Tuesday, August 10, 2010

Steps to Teshuva for the Month of Elul

Welcome to “Our Stories, Our Journey” blog site – a space where we can gather electronically to share our stories through words, sounds and visual expression about our Jewish journeys.
The idea:
To share our spiritual journeys in a way that allows for exchange and exploration.

Here’s how it works:

Starting today, and each week during Elul until September 9 (Rosh Hashonah), I’ll provide questions in this space - we’ll call them prompts - to get us thinking about the themes that prepare us for the High Holy Days.

After Yom Kippur, I’ll offer weekly prompts related to a particular aspect of Jewish, spiritual or Beth Emet life -- anything from a childhood memory or something in the news or what the season has brought to you.

We are looking for stories from your life that have a pass-along quality, something that might move or enlighten or teach something to someone else, seen of course, through your own lens.

I urge you to spend some time in reflection and then you can either write in your own Spiritual Journal or blog in this space. The advantage of a blog response is that we can get a conversation going.

As your guide, I’ll introduce ideas for thought, facilitate the conversation and encourage exploration. If personal or spiritual questions or concerns come up along the way, as they most likely will, consider consulting our very gifted spiritual leader, Rabbi Andrea London. Think of this space as the electronic version of that post-services time on Shabbat where our hearts and minds have been stimulated by Torah study and we want to talk about it with others.

Check back in this space regularly for other expressions as well. “Our Stories, Our Journey” also welcomes poems, photographs, music and video.

Those of you wanting to utilize prose writing to tell your stories or express your thoughts and feelings, come join Ellen for an introduction to guided spiritual journaling at Beth Emet on Sunday, October 3 in the Weiner Room from 10:45 am to noon.

To get us started, let's focus on the first of the four steps of repentance: Responsibility. Consider the following tale, retold by Joel Ziff:

"Late one night, in the city of Chelm, known to be populated by fools, Shmuel happened upon his friend Avrum. Avrum was down on his hands and knees, underneath the street light, searching for something. Shmuel inquired as to what Avrum was doing. "I've lost my keys," he replied. "Perhaps you'll help me search."
Shmuel joined him. After half an hour, they still had no success. "Avrum, where exactly did you lose the keys? Maybe we can concentrate our efforts." Avrum replied, "I've lost them in that alley over there." Shmuel was dumbfounded.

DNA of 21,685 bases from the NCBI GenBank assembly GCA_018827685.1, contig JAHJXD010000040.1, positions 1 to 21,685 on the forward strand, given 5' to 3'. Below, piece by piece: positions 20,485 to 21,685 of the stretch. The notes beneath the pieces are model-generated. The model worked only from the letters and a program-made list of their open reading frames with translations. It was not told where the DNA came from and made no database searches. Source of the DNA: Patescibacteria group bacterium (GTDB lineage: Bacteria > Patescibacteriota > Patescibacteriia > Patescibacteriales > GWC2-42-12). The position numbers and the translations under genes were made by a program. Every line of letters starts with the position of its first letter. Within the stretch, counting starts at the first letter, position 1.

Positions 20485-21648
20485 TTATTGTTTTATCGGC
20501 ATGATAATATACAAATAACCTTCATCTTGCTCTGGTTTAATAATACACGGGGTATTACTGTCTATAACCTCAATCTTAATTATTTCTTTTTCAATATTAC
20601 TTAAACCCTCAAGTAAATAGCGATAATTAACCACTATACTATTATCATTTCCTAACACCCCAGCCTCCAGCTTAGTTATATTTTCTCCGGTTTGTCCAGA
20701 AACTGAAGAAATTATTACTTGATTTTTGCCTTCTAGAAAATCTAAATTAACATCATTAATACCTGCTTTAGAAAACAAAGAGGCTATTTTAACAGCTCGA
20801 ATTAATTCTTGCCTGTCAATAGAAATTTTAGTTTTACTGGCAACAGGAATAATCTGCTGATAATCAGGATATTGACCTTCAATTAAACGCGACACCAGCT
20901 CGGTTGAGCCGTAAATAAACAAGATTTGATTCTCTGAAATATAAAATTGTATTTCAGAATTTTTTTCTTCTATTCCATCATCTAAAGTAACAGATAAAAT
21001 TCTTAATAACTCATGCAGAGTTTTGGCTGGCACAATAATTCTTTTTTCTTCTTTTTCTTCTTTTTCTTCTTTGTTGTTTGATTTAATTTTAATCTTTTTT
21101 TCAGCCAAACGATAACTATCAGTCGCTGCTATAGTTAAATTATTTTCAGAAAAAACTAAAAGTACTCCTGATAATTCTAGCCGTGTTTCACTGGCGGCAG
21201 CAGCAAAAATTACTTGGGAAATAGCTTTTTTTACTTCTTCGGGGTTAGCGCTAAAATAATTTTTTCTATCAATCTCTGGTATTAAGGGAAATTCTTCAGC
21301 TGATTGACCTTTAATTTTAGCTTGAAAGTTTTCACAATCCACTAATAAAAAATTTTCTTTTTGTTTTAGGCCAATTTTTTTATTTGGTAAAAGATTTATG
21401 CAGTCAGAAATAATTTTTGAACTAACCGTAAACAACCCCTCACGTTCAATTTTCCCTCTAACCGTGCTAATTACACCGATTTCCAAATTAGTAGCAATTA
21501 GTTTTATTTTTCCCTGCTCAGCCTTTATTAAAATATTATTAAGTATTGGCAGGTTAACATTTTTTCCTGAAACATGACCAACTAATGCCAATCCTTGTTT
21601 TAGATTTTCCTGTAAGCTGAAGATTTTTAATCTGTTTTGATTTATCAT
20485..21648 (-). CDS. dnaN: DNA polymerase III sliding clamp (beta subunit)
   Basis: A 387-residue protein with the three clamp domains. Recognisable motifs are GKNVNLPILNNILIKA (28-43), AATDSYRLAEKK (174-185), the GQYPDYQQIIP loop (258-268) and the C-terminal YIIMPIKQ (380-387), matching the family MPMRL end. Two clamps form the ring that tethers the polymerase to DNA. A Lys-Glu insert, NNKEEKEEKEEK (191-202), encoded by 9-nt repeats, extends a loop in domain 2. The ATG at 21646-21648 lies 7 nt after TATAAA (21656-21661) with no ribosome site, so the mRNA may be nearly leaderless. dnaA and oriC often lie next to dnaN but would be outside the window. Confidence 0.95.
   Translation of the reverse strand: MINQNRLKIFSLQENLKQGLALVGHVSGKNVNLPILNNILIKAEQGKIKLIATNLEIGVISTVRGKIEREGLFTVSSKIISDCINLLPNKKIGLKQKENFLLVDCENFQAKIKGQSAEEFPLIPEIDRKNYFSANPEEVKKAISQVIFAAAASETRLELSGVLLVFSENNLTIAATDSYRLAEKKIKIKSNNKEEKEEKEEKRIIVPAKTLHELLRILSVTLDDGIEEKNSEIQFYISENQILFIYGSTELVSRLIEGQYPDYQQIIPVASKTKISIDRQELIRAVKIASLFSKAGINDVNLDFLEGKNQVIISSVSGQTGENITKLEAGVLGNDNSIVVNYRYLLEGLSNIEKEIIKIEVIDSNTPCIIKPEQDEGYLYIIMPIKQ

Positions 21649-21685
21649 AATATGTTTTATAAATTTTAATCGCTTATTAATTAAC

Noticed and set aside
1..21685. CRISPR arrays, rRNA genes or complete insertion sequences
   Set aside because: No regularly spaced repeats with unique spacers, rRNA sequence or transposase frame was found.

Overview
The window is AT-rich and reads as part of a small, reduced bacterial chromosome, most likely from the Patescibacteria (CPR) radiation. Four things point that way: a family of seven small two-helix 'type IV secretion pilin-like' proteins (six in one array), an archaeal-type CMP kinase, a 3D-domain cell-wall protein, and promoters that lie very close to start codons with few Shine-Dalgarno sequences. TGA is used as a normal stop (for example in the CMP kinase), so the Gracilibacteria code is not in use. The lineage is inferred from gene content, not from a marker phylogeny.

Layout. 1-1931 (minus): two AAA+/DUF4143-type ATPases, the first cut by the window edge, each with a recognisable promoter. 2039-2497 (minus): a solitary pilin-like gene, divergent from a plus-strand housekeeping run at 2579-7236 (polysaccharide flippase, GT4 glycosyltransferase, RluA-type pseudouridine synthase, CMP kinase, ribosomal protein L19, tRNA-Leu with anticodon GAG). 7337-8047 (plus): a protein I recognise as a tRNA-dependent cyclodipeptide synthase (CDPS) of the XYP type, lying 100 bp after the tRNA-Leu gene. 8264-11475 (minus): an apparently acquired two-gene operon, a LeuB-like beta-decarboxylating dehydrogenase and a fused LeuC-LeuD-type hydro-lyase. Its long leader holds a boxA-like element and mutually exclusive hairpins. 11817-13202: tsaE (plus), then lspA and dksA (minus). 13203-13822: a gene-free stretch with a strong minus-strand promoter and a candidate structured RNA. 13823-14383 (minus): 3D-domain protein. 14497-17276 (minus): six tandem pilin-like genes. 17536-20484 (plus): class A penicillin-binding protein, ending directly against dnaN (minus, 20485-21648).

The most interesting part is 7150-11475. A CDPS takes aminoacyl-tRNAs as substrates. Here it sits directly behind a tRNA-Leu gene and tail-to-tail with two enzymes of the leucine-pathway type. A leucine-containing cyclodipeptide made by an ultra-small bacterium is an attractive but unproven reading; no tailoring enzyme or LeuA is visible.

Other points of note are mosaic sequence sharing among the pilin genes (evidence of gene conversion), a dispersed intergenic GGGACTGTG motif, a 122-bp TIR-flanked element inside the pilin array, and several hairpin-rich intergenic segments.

So why are we looking here?" Avrum looked over at his friend. "Why are we looking here? Because the light is better here, that's why!"

Instead of focusing on our clearly-seen shortcomings, we can begin to take responsibility to look in our darker places where we might not feel so comfortable.

According to Tamara Cohen, the month of Elul offers us "a structured opportunity to examine what is holding us back from being who we really want to be." The t'shuva process operates on two levels: one involving human relationships and the other involving our relationship with God.

What would it be like to dig a little deeper this year when we reflect on the year and the ways we could have done better? Not to bring out the "reruns" from the year before but to be an innerspace archeologist, searching for another layer of ourselves.

It may be easier to look in those spaces with God's illuminating presence, which is said to be especially strong during the month of Elul. It's customary to read Psalm 27 each morning in preparation for the Holy Days. The first line refers to this light of God: "The Eternal is my light and my salvation. Whom shall I fear? The Eternal is the strength of my life. Of whom shall I be afraid?"

Prompt #1:
Think about your difficult relationships with people or organizations, the ones that drain you or get in the way of you being or doing your best. What concrete action can you take work out this relationship or move forward into next year?

Prompt #2
Write a letter addressed to whatever you conceive of as the Divine Presence. Speak as truthfully as you can, as you would to a dear, trusted friend. How would you articulate a way for you and this presence to be closer or more intimate?

I look forward to the conversations we are sure to have in this space!

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